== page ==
I’ll get the obvious out of the way immediately: Were Star Trek (XI) a standalone piece of space-set science fiction entertainment, it would probably be one of the finest to come out off Hollywood in years. The visuals are stunning, the acting top notch, the Michael Giacchino sound score flawless, and even JJ Abrams’ direction (which is often criticized for being jumpy and dependent upon effects) is quite appropriate. So why then a very mediocre review score? The answer is simply this: Like George Lucas discovered when he went back to tell the first three episodes of his space opera epic, Star Wars, some material is so beloved and firmly established within the psyche of popular culture that it exists upon a pedestal no filmmaker can reach.
Filmmakers hoping to re-establish, even with the hopes of improving upon, this type of property are simply flirting with disaster. Enter Star Trek, a film that basically allows the viewer to experience the Star Trek Universe in its recreated infancy with all of the visual grandeur and evolved filmmaking technique of today’s digital age without compromising the source material… too much.
The film, directed by JJ Abrams, was written by Roberto Orci and Alex Kurtzman, and distributed by Paramount Pictures. It is the eleventh film based on the Star Trek franchise and features the main characters of the original Star Trek television series, who are portrayed by an almost-entirely-new cast.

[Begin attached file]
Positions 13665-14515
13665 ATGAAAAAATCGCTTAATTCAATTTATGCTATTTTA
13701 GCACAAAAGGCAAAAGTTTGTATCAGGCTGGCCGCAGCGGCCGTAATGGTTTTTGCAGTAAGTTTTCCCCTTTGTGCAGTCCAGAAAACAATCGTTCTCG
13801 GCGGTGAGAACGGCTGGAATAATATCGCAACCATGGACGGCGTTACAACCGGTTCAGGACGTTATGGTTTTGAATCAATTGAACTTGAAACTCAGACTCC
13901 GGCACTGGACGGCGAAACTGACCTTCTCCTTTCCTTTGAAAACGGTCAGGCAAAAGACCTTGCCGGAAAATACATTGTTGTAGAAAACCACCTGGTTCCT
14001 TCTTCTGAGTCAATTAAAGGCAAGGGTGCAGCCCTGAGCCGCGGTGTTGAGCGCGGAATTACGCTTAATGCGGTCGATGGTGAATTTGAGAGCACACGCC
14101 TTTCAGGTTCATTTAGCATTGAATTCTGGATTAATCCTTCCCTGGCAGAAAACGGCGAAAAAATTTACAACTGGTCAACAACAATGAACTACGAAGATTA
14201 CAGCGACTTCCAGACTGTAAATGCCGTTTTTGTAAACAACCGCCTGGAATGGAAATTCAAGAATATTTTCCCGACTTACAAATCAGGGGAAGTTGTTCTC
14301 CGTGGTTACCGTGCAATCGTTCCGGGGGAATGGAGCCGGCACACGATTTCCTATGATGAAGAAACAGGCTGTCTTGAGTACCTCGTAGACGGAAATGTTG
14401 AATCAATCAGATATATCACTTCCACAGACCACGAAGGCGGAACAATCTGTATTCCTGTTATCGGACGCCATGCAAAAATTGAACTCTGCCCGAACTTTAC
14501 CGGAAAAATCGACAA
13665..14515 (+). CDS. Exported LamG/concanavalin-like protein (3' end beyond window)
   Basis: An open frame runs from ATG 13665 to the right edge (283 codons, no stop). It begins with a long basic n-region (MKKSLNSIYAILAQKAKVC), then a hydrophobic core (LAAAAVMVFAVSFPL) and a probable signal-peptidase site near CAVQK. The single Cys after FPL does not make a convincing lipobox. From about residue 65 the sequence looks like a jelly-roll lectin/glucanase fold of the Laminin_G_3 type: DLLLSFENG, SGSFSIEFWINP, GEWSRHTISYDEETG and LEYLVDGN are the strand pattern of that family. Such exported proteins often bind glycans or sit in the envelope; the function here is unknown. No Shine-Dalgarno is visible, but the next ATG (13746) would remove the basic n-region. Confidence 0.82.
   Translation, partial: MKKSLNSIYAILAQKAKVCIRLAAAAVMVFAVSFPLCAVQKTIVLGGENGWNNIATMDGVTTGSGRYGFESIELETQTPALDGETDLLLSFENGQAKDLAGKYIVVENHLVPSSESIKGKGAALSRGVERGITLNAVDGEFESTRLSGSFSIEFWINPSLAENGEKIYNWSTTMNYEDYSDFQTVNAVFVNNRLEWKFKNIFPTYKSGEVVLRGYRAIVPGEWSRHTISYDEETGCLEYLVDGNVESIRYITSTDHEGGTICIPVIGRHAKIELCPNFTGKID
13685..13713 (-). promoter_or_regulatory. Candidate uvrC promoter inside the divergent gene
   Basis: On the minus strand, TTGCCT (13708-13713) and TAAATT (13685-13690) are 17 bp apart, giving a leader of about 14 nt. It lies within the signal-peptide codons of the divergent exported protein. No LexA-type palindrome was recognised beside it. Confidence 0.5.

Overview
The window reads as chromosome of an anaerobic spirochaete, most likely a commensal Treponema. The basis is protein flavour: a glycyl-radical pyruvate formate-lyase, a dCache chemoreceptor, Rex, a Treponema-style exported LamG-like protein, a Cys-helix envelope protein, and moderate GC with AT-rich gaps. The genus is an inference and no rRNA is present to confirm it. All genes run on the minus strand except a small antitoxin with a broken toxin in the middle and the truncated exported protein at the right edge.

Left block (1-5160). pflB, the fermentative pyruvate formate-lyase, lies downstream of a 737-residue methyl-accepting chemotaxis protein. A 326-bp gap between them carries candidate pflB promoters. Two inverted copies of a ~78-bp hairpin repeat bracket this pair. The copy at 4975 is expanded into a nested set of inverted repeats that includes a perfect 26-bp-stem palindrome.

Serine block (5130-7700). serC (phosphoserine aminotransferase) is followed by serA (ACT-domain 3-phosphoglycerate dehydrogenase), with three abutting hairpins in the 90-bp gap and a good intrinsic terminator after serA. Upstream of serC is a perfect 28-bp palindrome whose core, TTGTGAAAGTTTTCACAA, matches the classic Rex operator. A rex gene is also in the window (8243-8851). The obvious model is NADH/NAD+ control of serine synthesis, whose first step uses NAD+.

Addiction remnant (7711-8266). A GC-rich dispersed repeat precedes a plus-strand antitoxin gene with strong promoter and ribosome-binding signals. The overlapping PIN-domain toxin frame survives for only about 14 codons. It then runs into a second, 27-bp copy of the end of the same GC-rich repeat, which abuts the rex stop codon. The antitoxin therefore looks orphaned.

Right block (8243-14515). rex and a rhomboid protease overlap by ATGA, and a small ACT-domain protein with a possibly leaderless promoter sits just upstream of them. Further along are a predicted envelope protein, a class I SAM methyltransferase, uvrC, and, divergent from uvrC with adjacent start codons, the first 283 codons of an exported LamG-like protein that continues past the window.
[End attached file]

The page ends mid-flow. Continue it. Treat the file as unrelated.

The story’s sense of grand scale is apparent right from the opening scene as the film begins something like this: The Federation starship USS Kelvin is sent to investigating a mysterious lightning storm in space, when a Romulan ship, the Narada, emerges from within the storm’s vortex and quickly makes light work of the Federation vessel.
The Romulans demand the captain Robau to transport to their ship to negotiate a ceasefire. Once the Romulans realize, through their interrogation of Robau, that it’s in fact the year is 2233 (meaning they had gone back in time) and that Robau naturally has no knowledge of the individual they feel is responsible for all their troubles, one ambassador Spock.